Making change means getting your hands dirty. Just ask Pashon Murray, the woman behind Detroit Dirt (detroitdirt.org), a non-profit that collects food and grain waste from restaurants and breweries, and manure from the Detroit Zoo, and turns it all into high-quality compost for gardens and farms. “Going to the landfill as a child, that place never made sense to me,” says Murray, whose dad worked in waste management when she was growing up in Grand Rapids, MI. Witnessing piles of garbage made an impact on her (as did spending summers on her family’s farm in Mississippi), and she’s dedicated her life to reducing trash. Since its start in 2010, Detroit Dirt has redirected more than 900,000 pounds of waste away from landfills, while educating people about growing their own food and the effects of our throwaway culture on climate change. “Stop looking at it like waste and start looking at it as a resource,” Murray says. “If we don’t have healthy soil, we don’t have a way to sustain humanity.” Here are her tips for composting at home so we can all be part of the revolution.
Lay the (coffee) groundwork.
You can start composting at home with a receptacle, available at stores like Home Depot, for around $20. If you make coffee in the morning, start by throwing your grounds and filters in there every day.
Add your fruits, veggies, and weeds (which break down easily compared to scraps of meat and cheese). If you have a yard, start a compost pile outside, transferring the food waste from your kitchen once the receptacle is full. If you don’t, give your food waste to an urban farm or garden—ask your city planning department or visit county or state agricultural websites to find one.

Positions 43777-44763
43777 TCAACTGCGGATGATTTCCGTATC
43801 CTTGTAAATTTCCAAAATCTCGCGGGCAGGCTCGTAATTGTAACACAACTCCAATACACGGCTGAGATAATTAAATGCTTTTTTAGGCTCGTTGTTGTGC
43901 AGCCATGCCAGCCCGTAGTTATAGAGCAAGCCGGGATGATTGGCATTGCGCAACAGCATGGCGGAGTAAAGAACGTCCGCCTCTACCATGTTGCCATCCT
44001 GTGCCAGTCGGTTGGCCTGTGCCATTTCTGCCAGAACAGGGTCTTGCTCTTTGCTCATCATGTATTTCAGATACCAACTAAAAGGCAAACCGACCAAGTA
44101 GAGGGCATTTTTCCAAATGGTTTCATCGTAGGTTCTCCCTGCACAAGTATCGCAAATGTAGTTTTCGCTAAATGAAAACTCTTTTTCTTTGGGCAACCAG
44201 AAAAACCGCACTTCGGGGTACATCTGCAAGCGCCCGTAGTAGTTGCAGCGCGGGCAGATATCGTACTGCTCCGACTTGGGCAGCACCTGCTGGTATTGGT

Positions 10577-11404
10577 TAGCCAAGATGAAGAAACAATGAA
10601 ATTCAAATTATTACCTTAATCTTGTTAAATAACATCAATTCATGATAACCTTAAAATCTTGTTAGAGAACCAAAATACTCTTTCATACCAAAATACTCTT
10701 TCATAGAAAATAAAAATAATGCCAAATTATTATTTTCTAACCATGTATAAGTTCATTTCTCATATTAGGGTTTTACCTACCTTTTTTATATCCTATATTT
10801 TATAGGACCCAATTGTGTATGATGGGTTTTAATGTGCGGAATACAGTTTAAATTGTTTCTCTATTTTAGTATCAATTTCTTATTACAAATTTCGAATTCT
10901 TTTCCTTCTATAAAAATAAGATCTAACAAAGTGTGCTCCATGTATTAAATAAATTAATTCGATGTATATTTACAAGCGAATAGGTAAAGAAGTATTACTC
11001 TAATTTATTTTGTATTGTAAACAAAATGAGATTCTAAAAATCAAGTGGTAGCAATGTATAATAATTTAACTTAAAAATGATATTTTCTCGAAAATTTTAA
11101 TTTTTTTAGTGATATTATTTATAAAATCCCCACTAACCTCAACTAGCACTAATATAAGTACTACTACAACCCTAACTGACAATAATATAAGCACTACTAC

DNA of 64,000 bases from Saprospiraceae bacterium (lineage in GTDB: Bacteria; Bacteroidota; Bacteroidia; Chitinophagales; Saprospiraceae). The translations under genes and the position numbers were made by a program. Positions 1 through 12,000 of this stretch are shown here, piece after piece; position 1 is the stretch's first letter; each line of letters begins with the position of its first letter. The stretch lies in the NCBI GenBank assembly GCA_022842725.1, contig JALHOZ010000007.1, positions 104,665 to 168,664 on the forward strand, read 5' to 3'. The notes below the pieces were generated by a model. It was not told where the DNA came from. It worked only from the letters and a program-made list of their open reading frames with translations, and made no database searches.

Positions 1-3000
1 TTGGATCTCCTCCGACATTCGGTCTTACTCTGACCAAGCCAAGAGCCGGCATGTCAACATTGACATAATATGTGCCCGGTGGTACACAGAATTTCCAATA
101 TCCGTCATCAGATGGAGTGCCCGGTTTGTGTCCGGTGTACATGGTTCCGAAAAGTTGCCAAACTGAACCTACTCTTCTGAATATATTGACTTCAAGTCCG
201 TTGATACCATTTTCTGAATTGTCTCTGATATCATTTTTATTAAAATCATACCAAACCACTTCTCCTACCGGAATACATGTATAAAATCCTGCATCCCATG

Turn, baby, turn.
If you’re composting outside, you can use a tumbler (available at Home Depot for around $100), rake, or shovel to turn the pile. “There isn’t a specific time and date; you have to manage it and look at how the material is breaking down,” Murray says. (Tip: Adding live worms to the middle of the compost—aka “vermicomposting”—can help break down waste. You can even buy worms online!)
Trust your instincts.
“You’ll be able to learn and look at how it’s decomposing and turning back into a natural form,” Murray says. “If your material is getting dry, add a bit of water or organic juice.”
By Rachael Roth
Photo: O'Malley King (pashon murray)
This article originally appeared in the June/July 2018 print edition of BUST Magazine. Subscribe today!
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